From the Boidem - 
an occasional column on computers and information technologies in everyday life

August 25, 1998*Over Construction

Though of late it's become rather passe, there was a time not too long ago when you couldn't surf for more than half an hour before finding a site with a stick-person on a yellow background bent over with a shovel, and the words "Under Construction" above or below him. Back then the internet ethos was "the web is a continually evolving media" and thus there could never be such a thing as a "completed" web page only one that had fallen into neglect.

But that's not the sort of site that concerns us this time. True, there's something in those sites that attracts us (or me, at least). Perhaps it's the feeling of innocence that they emit. There's something quaint about them. It's almost touching to come across "first generation sites and to realize that we once dreamt of everyone being able to have his/her own home page, and even that this page might somehow attract random surfers. It's clear now that those days are well behind us. Today it's hard to think of a random surfer who might be attracted to such a site. The tables have been turned and now the source of our suffering, rather than being under-construction, is instead over-construction.

Nobody wants to see lame web sites anymore. Today, the page has to jump out of the screen and grab you. Something has to always be moving, and even the once "how did they do that" animated gif has (happily) become a subject of derision, though for all the wrong reasons. Now, instead of deriding it because it doesn't serve any significant function on the page, it's derided because it doesn't dance around enough. Douglas Adams, of The Hitchiker's Guide to the Galaxy fame, makes the point best: And give way it did. I have to admit that having a plethora of things that flash and hop about on the screen make the surfing experience an enjoyable one. When I go to a museum of science and industry I always press the buttons first, before reading the explanations. And if that's the case there, why shouldn't I prefer to see flashing and hopping about before reading the content of a web page? But maybe the problem is with the word before. All too often, rather than looking at the flashing and hopping about before reading the content of a page, we do so instead of reading the content. And all too often, that's not really our fault, because other than the flashing and hopping about there is no content.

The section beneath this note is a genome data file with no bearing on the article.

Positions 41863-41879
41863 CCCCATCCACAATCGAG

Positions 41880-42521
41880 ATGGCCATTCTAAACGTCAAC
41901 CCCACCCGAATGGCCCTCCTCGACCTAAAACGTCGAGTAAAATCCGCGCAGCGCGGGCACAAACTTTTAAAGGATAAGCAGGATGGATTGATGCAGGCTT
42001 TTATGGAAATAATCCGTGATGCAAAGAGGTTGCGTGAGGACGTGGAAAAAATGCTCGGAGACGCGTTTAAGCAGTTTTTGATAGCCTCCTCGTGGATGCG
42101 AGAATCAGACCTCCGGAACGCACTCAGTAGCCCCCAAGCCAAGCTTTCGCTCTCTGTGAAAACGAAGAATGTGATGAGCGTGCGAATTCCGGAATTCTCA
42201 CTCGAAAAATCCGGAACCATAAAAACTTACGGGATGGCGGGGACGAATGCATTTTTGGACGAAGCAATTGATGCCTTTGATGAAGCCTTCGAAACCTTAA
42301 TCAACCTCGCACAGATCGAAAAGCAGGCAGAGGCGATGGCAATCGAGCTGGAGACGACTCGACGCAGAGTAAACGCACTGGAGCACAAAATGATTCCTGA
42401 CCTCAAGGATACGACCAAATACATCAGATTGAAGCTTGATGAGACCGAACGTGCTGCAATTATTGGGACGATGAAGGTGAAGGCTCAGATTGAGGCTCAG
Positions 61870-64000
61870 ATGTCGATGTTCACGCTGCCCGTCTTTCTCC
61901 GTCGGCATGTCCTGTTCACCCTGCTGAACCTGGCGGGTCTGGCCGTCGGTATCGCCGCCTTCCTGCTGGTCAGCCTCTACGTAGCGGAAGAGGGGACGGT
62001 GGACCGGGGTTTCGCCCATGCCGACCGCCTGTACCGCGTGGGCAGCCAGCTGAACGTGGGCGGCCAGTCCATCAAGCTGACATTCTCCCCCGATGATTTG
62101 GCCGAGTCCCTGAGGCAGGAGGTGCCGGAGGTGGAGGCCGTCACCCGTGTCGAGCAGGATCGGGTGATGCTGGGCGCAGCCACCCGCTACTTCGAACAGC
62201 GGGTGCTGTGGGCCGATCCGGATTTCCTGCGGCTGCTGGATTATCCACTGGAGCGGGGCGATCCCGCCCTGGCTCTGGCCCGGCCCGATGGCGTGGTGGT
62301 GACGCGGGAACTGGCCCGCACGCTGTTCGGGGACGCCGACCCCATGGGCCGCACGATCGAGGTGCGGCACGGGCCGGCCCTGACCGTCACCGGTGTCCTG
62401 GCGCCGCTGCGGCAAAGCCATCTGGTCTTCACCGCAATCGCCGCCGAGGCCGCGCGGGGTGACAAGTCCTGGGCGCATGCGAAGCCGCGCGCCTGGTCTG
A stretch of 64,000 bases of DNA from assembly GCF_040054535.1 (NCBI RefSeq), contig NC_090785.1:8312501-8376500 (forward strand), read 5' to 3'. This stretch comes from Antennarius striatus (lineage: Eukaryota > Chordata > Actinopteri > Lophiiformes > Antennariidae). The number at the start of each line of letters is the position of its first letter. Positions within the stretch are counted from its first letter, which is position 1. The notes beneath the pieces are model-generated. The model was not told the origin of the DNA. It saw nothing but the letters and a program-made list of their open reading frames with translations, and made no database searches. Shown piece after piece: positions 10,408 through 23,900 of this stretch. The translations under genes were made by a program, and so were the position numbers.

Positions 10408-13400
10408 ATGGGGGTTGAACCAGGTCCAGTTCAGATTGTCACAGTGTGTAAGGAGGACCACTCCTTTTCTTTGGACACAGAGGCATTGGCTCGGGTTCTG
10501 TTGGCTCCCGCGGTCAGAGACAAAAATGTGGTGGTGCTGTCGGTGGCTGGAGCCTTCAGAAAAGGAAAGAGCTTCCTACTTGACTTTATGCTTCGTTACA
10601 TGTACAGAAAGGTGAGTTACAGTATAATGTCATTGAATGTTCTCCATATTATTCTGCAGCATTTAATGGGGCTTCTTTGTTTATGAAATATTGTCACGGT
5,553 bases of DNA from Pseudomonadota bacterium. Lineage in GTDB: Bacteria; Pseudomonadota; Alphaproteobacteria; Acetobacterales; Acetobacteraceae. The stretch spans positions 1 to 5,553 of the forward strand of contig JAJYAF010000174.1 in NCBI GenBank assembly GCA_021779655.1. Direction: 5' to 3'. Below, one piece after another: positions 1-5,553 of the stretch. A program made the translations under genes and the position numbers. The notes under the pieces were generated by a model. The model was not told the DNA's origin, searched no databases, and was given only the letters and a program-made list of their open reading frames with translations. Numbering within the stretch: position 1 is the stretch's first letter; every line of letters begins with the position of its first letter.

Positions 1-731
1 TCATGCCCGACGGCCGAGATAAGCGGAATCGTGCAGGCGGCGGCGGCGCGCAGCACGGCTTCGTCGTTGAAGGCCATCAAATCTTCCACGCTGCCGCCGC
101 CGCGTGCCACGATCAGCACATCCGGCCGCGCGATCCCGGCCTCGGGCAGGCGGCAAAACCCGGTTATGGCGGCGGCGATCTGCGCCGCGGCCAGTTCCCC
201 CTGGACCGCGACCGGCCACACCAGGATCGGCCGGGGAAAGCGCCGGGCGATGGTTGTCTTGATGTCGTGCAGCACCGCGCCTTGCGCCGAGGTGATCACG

Surfing the web becomes an experience similar to reading a menu on an airplane. The description of what you're about to get is wonderfully mouth watering, but when it finally arrives you realize that it's still only tasteless airplane food. The pyrotechnics of web sites raise our expectations sky-high, yet their content returns us to an earthly reality. (Pooh, by the way, had something to say about this.)

I'm not really concerned here with loading time, though I suppose that that's always a factor. A long wait for a page to show up on the screen can curtail the enthusiasm of even the most gung-ho web-surfer. What concerns me here is the ratio of content to glitz, or what might even be called the unconditional surrender of content to glitz.There are web pages that take an inordinately long time to load, but that in the end prove worth the wait. All too often, however, the return on our wait is negligible.

What's really at issue here, however, is the intent of web pages, their raison d'etre. Once upon a time web pages actually existed in order to make information available to people who might want, or have a need for, it. People who prepared web pages didn't really design them. Instead, they used the capabilities of HTML to make information readily accessible to the public. It was a rather simple process, the end result of which was access. The capabilities of HTML, however, demanded to be put to use, and ultimately we started getting not only web sites which were nothing more than advertisements (though that can, of course, also be considered information), and also coffee table web sites - sites whose purpose in cyberspace is to be perused superficially, be oohed and aahed over, and then quickly forgotten. It's as though our continual seeking out of new web capabilities confines us to casual web surfing because in an environment where packaging is everything content loses its value, and there's always new packaging that makes yesterday's glitz today's dross.

There is good web design out there. There are pages that it's a pleasure to view regardless of content or lack of it (though a healthy dose of "form follows function" certainly can't hurt in most cases). And seeing HTML done well can be a pleasure unto itself. Still, there are times when, after seeing so many state of the art web sites that seem to have nothing to say, you find that you can really appreciate a "lame" web site that keeps its pyrotechnics to a minimum yet has real and valuable content.

That's it for this edition. Reactions and suggestions can be sent to:

Jay Hurvitz

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